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High-Tech, Lowbrow Talk Show Makes Itself at Home on the Web

Comic Tom Green, in a rebuilding phase, does a happily inane yakfest from his living room. Still missing: advertisers.

September 24, 2006|Chris Gaither | Times Staff Writer

Brooke Shields has been a talk show guest dozens of times during her three decades in Hollywood, including on "The Tonight Show Starring Johnny Carson" and "The Late Show With David Letterman."

But not until this summer, when the actress appeared on "Tom Green Live," had she cursed like a sailor on the air, gone without full makeup and sung with Siberian huskies while waiting for the host's Internet connection to come back up.

"It's kind of cool being on the cutting edge," Shields said.

Remember Green, the Canadian comedian who simulated sex with a dead moose on his groundbreaking MTV show, lost a testicle to cancer and was married -- briefly -- to movie star Drew Barrymore?

If he'd slipped your mind, you're not alone. High-profile work has been hard for Green to come by recently. So he decided to shine the spotlight on himself by creating his own call-in talk show -- broadcasting on the Web, from his Hollywood Hills living room.

Monday through Thursday, just before 8 p.m., the 35-year-old goofball slips into Letterman mode. He puts on a jacket and tie, fires up high-powered Web cameras and coaxes entertainers of varying levels of celebrity to make conversation, perform and field viewers' calls for about an hour.

With "Tom Green Live," the comedian is breaking just about every rule in television. In the process, he may end up rewriting a few, becoming a sort of online Mike Douglas for the YouTube generation.

"At first I thought it would be really good practice for a talk show," Green said. "Then I realized, it is a talk show."

Roughly 25,000 people a night tune in to ManiaTV or TomGreen.com to watch, according to executives at ManiaTV Network, the Internet broadcaster that backs Green and built the half-million-dollar studio in his home.

The live broadcast is beset with technical problems. Green's tantrums directed at the show's 26-year-old producer, Robert Kurtz, have become a running gag. Viewers e-mail Green photos of themselves wearing T-shirts that say "ROBERT!!!!"

And he's not making money from the site. There are no commercial breaks because the show has no advertisers.

Even so, Green is trying to fashion himself the president and star of his own next-generation broadcast network. Although most of his viewers tune in through ManiaTV, Green is enlisting friends such as red-carpet interviewer Melissa Rivers and comedian Neil Hamburger to host their own live shows, which he plans to broadcast on TomGreen.com.

For now, he's content to live off the proceeds of past TV and film projects. But Green, manager Howard Lapides and his William Morris Agency representatives are looking for sponsors for "Tom Green Live," putting him in a strange situation. The wacky guy who used to squabble with MTV Networks executives over how far he could push his comedy is now taking pains not to alienate potential advertisers.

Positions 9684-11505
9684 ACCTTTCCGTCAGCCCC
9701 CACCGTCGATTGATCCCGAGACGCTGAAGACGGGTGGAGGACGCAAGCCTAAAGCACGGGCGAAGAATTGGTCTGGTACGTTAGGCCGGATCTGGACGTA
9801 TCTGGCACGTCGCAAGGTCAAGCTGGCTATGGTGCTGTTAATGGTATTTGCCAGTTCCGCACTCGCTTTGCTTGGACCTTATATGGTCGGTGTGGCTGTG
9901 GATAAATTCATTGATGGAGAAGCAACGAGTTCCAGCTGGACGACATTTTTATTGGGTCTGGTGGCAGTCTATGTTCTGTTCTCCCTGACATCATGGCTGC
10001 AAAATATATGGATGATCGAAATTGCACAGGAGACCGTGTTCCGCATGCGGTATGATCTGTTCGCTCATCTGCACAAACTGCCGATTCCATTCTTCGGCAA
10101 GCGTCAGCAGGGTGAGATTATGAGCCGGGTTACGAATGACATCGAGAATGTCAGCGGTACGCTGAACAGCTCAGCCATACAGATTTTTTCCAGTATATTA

"I'm also the executive now who's worried that if the host goes too far over the edge or says something too crazy, we may never be able to get Budweiser to sign on," he said deadpan.

Although Green became famous for pranks and gross-out humor that paved the way for MTV's "Jackass" and "Punk'd," his comedic roots lie in the late-night talk-show format.

Growing up in Ottawa in the 1980s, Green organized talent shows during school assemblies and hosted them in the mode of his idol, Letterman.

In 1994, while studying TV broadcasting in community college, he landed a one-hour weekly show on his local public-access cable channel, Rogers Community 22. Green sat at a desk and interviewed people he and his friends found in the phone book or plucked off the street. He mixed in recorded stunts: jumping off a high dive into a swimming pool in full hockey gear, interviewing pedestrians with pork chops taped to his face and waking his parents in the middle of the night with bagpipes blaring.

Comedy Network, a national cable channel in Canada, picked up "The Tom Green Show" after four years.

He parlayed the show's success into the big time. MTV bought it in 1999, repackaged many of his famous bits from Canada and turned Green into a pop-culture phenomenon. He went on to appear in movies such as "Road Trip" and "Charlie's Angels." The latter featured and was produced by his future wife, Barrymore.

But his fortunes turned shortly after he moved from New York to Los Angeles in 2000. Just as he met Barrymore, he learned he had testicular cancer. He stopped production of his show, except for a special episode chronicling his surgery and fight against the disease. In 2001, the house he shared with Barrymore burned down, and their marriage fell apart after only five months. The movie he wrote and directed, "Freddy Got Fingered," was widely panned as the worst film of the year.

MTV gave him another chance in 2003 with "The New Tom Green Show," a late-night talk fest. The show was generally praised but failed to find much of an audience. MTV canceled it after a few months.

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